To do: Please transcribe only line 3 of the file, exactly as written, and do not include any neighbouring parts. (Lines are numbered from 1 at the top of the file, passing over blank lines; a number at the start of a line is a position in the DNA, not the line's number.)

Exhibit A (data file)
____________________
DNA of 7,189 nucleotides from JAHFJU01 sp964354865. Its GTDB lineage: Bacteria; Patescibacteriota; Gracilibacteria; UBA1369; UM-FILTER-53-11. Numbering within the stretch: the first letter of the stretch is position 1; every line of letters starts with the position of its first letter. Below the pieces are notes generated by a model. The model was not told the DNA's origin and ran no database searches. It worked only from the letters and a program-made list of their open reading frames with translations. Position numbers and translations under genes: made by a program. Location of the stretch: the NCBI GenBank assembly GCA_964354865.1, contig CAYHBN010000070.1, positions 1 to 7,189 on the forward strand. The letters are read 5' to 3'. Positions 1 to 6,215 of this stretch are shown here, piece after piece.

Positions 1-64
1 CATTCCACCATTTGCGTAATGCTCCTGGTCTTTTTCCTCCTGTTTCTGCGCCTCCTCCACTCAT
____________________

1 CATTCCACCATTTGCGTAATGCTCCTGGTCTTTTTCCTCCTGTTTCTGCGCCTCCTCCACTCAT